Grand Theft Auto V (GTAV) is the bestselling video game of all time. If you haven’t heard of it, GTAV is an open world action-adventure game in which the player assumes the role of three criminals in their storylines within the fictional city of Los Santos. The player’s objective is to complete the characters’ missions, using weapons and vehicles to steal, rob and assault other characters in pursuit of becoming the city’s top criminals.

Gamers (or should we say cheaters) may already know of Epsilon, a now-defunct paid ‘mod menu’ cheat software program. Mod menus alter the operation of gameplay to give illegitimate in-game advantages to the player: they can generate spoofed virtual currency, spawn copies of vehicles or weapons and grant access to unofficial side-missions (or other ‘easter eggs’). A player using Epsilon interferes with the gameplay experience for other players and allows that cheating player to gain benefits which it would otherwise have to buy using real money or ‘earn’ during the course of conventional gameplay.

The publishers and developers of GTAV took action against individual developers of Epsilon, claiming that the development, distribution and sale of Epsilon constituted copyright infringement, breach of contract and inducing breach of contract – the High Court agreed and granted summary judgment in their favour (click here for the full summary judgment: Take-Two Interactive Software Inc and another v James and others [2020] EWHC 179 (Pat)).

In this post we consider what the court’s findings mean for video game developers and identify some take-aways.

Copyright infringement

The judge accepted that in providing Epsilon to players, the defendants had “authorised copying of the GTAV program or substantial parts of it” in contravention of Section 16 of the Copyright, Designs and Patents Act 1988 (CDPA). The defendants argued that Epsilon did not involve any copying of a lasting nature, or any permanent or lasting change to anything on a player's hard drive (as the GTAV program continued to exist unaltered on the hard drive). However, the judge noted that Section 17 of the CDPA expressly provides that copying includes the making of copies that are “transient”, as was the case here.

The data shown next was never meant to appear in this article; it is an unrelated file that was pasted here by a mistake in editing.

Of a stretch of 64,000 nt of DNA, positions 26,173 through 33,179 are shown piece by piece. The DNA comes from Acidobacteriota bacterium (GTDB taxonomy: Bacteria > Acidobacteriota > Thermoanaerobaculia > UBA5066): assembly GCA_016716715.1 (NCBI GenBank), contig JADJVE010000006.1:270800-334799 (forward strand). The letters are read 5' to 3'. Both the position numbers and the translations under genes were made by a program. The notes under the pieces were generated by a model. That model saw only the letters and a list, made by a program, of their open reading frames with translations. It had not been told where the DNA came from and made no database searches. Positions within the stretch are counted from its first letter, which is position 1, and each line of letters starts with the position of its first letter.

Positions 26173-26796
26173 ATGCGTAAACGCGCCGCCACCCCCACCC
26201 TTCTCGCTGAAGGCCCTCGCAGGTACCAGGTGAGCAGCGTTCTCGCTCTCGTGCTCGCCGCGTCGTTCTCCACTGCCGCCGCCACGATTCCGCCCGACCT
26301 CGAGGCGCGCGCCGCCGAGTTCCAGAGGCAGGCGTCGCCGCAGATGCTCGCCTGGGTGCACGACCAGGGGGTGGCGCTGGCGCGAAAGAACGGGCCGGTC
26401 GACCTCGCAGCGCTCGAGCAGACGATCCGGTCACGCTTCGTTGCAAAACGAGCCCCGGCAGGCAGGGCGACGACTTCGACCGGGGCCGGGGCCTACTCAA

Epsilon allows a player to access weapons or other objects which would not be available to a conventional (non-cheating) player, by copying information from the GTAV libraries in relation to the object and reproducing the image and functions of that object, allowing the cheating player to use it in gameplay. The court found that the defendants had supplied the means of this copying to its users, they had a high level of control over the features and functionality of the cheat software and infringement of copyright by players using Epsilon was inevitable – the defendants had infringed copyright by authorising GTAV players to copy parts of the GTAV program through use of Epsilon.

Breach of contract and inducing breach of contract

The end user licence agreement (EULA) for GTAV contains a clear ban on cheating and helping anyone else to cheat. The Epsilon developers did not deny that they had entered into a contract with the claimants. In the court’s view, since Epsilon enabled cheating, it was clear that the terms of the EULA had been breached.

The judge found that the inducing breach of contract claim was made out as all conditions for that tort were met: (i) breach of contract by the end user (the players cheated, and breached the terms of the EULA); (ii) inducement by the defendants, causing contractual breach (the express purpose of Epsilon was to encourage players to cheat); (iii) knowledge from the defendants that they were inducing and that they intending to induce breach of contract (the Epsilon developers knew of the existence of the EULA and they knew that players were getting "bans" from playing GTAV); and (iv) damage (this was established from witness evidence).

Take-aways for developers

This judgment is a helpful reminder of the importance of EULAs and website terms of use:

  • their terms will be fundamental in establishing breach of contract and should be carefully thought out by video game developers;
  • their existence will weaken any argument from cheat software developers or distributors disclaiming knowledge of breaches.

The decision also re-affirms that a liability disclaimer by cheat software developers to its users will not release the developer from a claim of copyright infringement by the copyright owner. These disclaimers in the case were described as “mere window-dressing” (see also EMI Records Ltd v British Sky Broadcasting Ltd [2013] EWHC 379 (Ch)). Finally, the fact that the means to infringe copyright are publicly available will not of itself be a defence to copyright infringement.

This judgment comes at a particularly interesting time for Take-Two Interactive and Rockstar Games as speculation in the gaming community is rife about the possible announcement of a new version of Grand Theft Auto... How does that old proverb go again, all press is good press?